Select Statutes and Other Documents: Illustrative of the History of the United States, 1861-1898

By William MacDonald | Go to book overview

No. 112. Act prohibiting Special Laws in the Territories
July 30, 1886

A BILL to prohibit the passage of special or local laws in the Territories and to limit territorial indebtedness was introduced in the House, February 1, 1886, by William M. Springer of Illinois. It was stated that the provisions of the bill were taken verbatim from the constitution of Illinois. The bill was reported with a verbal amendment April 6, and passed the House May 1. The Senate made numerous changes, and passed the amended bill June 17. The House refused to agree to all the Senate amendments, and a conference committee settled the final form of the bill. An amendatory act of July 30, 1886, authorized municipal corporations in the Territories to issue bonds "for sanitary and health purposes, the construction of sewers, waterworks, and the improvement of streets," provided such issue were voted by the taxpayers of the municipality at an election called for the purpose.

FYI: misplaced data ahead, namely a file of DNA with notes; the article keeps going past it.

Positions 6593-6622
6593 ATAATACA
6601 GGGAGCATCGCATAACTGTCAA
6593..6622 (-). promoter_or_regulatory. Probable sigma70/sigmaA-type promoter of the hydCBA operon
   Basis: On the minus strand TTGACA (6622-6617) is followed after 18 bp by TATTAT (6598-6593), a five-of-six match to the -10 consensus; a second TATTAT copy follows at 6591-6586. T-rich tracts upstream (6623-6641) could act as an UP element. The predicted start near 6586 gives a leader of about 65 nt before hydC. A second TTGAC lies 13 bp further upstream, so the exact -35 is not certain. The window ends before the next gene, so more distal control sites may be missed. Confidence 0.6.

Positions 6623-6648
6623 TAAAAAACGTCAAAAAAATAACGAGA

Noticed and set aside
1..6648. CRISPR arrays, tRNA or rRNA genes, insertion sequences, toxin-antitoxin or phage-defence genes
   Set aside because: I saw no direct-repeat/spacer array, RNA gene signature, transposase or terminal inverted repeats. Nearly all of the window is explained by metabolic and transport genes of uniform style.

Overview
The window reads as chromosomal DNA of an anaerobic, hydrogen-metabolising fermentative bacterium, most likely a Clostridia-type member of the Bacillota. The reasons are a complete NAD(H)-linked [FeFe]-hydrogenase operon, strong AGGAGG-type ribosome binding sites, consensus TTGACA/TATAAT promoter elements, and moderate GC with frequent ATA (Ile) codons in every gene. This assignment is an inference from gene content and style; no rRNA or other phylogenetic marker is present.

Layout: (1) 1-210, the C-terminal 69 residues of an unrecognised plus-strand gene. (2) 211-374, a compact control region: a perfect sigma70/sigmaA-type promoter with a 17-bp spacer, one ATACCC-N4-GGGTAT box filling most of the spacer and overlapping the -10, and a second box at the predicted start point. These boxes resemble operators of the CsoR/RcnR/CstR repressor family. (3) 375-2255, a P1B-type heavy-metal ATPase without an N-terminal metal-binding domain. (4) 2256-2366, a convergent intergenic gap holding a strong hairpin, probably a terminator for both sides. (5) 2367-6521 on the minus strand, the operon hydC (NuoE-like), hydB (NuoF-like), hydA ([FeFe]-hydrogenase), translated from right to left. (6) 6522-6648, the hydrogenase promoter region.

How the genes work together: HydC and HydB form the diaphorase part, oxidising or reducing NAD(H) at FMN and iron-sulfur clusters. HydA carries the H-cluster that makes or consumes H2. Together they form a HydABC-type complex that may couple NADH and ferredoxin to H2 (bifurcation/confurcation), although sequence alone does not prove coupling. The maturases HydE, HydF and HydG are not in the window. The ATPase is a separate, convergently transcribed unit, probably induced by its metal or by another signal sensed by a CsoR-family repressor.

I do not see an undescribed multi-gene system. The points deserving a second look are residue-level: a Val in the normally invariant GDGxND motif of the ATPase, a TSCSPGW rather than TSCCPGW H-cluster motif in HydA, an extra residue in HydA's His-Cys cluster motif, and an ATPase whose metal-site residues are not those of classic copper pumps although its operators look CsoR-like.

REFERENCES. -- Text in U.S. Statutes at Large, XXIV, 170, 171. For the proceedings see the House and Senate Journals, 49th Cong., 1st Sess., and the Cong. Record. The text of the House bill is in the Record, May 1; the amendments reported in the Senate are in ibid., June 17. See also Senate Report 1327.

An act to prohibit the passage of local or special laws in the Territories of the United States, to limit Territorial indebtedness, and for other purposes.

Be it enacted . . ., That the legislatures of the Territories of the United States now or hereafter to be organized shall not pass local or special laws in any of the following enumerated cases, that is to say:
Granting divorces.
Changing the names of persons or places.
Laying out, opening, altering, and working roads or highways.
Vacating roads, town-plats, streets, alleys, and public grounds.
Locating or changing county seats.
Regulating county and township affairs.
Regulating the practice in courts of justice.
Regulating the jurisdiction and duties of justices of the peace, police magistrates, and constables.

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